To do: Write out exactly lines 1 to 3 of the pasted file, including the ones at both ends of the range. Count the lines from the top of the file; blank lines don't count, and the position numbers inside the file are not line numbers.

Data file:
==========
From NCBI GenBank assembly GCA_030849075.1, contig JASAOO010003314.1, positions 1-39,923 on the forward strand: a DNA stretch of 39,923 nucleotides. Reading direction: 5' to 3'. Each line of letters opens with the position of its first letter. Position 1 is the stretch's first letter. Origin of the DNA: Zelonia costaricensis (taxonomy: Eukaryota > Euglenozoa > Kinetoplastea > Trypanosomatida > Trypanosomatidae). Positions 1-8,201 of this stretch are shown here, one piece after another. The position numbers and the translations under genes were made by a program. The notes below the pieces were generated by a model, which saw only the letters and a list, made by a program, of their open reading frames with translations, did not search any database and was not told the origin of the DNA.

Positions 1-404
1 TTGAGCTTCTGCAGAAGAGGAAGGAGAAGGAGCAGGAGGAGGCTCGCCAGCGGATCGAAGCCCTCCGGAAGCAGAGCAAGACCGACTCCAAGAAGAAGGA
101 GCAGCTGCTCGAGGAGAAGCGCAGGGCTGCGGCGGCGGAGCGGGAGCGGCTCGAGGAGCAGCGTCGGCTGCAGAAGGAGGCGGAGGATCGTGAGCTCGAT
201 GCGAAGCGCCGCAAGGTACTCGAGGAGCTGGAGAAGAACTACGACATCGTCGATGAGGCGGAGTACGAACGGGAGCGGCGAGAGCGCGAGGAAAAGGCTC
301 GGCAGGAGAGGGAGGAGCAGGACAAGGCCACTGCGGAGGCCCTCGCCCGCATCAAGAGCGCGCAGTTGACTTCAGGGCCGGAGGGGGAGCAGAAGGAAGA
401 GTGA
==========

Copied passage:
From NCBI GenBank assembly GCA_030849075.1, contig JASAOO010003314.1, positions 1-39,923 on the forward strand: a DNA stretch of 39,923 nucleotides. Reading direction: 5' to 3'. Each line of letters opens with the position of its first letter. Position 1 is the stretch's first letter. Origin of the DNA: Zelonia costaricensis (taxonomy: Eukaryota > Euglenozoa > Kinetoplastea > Trypanosomatida > Trypanosomatidae). Positions 1-8,201 of this stretch are shown here, one piece after another. The position numbers and the translations under genes were made by a program. The notes below the pieces were generated by a model, which saw only the letters and a list, made by a program, of their open reading frames with translations, did not search any database and was not told the origin of the DNA.

Positions 1-404
1 TTGAGCTTCTGCAGAAGAGGAAGGAGAAGGAGCAGGAGGAGGCTCGCCAGCGGATCGAAGCCCTCCGGAAGCAGAGCAAGACCGACTCCAAGAAGAAGGA